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How a virus hides from the immune system

09.12.2015

A new study by the group of Professor Sebastian Springer at Jacobs University helps explain how viruses manage to go undetected when they infect body cells. They have shown that the gp40 protein of the murine cytomegalovirus (mCMV) binds to cellular proteins that are essential for the antiviral immune defense and holds them back inside the cell. This blocks the immune response against mCMV.

Major histocompatibility complex (MHC) class I molecules play a pivotal role in the immune defense against intracellular parasites, such as viruses. Inside the cell, they selectively bind small pieces of the virus that are generated during infection and transport them to the cell surface to display the infection to the immune system, a process called antigen presentation.

Specialized immune cells, the cytotoxic T lymphocytes (CTL), can recognize those viral pieces and, in turn, kill the infected cell in order to fight the infection (see left part of figure).

It is not astonishing that many viruses aim to interfere with antigen presentation by MHC class I molecules to circumvent elimination. Herpesviruses are masters of immunoevasion and possess a series of multiple interfering proteins, the immunoevasins:

The gp40 protein of mCMV inhibits the transport of MHC class I molecules to the cell surface and thus viral recognition by CTL. Instead, MHC class I molecules are retained inside the cell (see right part of figure).

"We have shown for the first time that gp40 binds to MHC class I molecules", says Professor Springer. "We do not yet know how gp40 itself is kept inside the cell, but we believe that it uses another protein as some sort of anchor." The researchers identified a region in the gp40 protein, the linker, which probably binds to this unknown cellular retention factor (see right part of figure).

"It is an amazingly effective strategy for a virus to escape from the immune response", concludes Professor Springer. "Cytomegaloviruses and other herpesviruses infect humans and animals and cause many diseases. We need to understand more about immune escape so that effective treatments can be designed."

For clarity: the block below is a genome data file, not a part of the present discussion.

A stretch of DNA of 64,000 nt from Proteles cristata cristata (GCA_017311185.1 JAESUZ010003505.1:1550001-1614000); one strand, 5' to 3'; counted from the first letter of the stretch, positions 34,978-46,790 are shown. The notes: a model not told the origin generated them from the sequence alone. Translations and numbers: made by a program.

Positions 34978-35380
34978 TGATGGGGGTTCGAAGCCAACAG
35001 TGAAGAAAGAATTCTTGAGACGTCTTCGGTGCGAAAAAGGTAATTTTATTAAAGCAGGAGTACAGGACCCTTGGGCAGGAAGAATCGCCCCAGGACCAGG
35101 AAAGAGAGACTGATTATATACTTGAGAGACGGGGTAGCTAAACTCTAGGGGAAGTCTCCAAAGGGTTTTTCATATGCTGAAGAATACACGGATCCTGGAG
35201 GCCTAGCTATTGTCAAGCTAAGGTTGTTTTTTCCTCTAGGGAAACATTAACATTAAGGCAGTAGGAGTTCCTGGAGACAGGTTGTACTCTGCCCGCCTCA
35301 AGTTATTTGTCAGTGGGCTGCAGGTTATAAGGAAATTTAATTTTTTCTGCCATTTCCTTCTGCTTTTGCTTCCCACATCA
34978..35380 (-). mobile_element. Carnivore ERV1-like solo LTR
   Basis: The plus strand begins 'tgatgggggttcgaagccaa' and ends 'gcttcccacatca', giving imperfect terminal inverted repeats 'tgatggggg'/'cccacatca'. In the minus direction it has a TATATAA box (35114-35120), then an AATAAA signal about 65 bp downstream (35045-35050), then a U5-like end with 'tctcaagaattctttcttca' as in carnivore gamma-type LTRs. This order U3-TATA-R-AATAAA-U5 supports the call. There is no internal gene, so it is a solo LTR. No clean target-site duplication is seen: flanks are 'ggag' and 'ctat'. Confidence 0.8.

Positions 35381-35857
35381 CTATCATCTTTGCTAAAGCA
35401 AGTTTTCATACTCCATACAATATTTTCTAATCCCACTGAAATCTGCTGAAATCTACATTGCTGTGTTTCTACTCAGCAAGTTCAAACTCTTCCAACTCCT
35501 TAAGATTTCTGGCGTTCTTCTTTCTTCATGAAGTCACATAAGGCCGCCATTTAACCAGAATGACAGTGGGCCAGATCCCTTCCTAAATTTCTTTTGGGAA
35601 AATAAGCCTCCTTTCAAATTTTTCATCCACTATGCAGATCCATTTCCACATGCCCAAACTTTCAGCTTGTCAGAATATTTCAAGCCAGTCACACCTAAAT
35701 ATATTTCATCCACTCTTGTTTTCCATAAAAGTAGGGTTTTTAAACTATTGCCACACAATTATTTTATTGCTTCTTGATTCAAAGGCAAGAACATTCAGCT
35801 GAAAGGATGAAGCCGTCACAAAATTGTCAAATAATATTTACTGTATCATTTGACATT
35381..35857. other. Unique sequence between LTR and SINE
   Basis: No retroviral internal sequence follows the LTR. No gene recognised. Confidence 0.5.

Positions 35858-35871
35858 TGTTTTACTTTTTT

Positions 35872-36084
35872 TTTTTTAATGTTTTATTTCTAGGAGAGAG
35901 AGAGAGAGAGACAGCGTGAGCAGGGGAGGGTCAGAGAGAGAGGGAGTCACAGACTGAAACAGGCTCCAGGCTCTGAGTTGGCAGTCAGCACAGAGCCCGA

The findings will soon be published in the “Journal of Cell Science”. Linda Janßen, Venkat Raman Ramnarayan, Mohamed Aboelmagd, Maria Iliopoulou, Zeynep Hein, Irina Majoul, Susanne Fritzsche, Anne Halenius, and Sebastian Springer: “The murine cytomegalovirus immunoevasin gp40 binds MHC class I molecules to retain them in the early secretory pathway”, Journal of Cell Science, 2015. The study was financed in part by the Tönjes Vagt Foundation of Bremen.

Contact:
Sebastian Springer | Professor of Biochemistry and Cell Biology
s.springer@jacobs-university.de | Tel.: +49 421 200- 3243

About Jacobs University:
Jacobs University is a private, independent, English-language university in Bremen. Young people from all over the world study there on Bachelor’s, Master’s and PhD courses. Jacobs University is international and trans-discipline: research and teaching do not pursue one single pathway, but instead approach issues from the viewpoints of different disciplines. This is what makes Jacobs’ graduates highly sought-after for employment in successful international careers.

http://www.jacobs-university.de

Kristina Logemann | idw - Informationsdienst Wissenschaft

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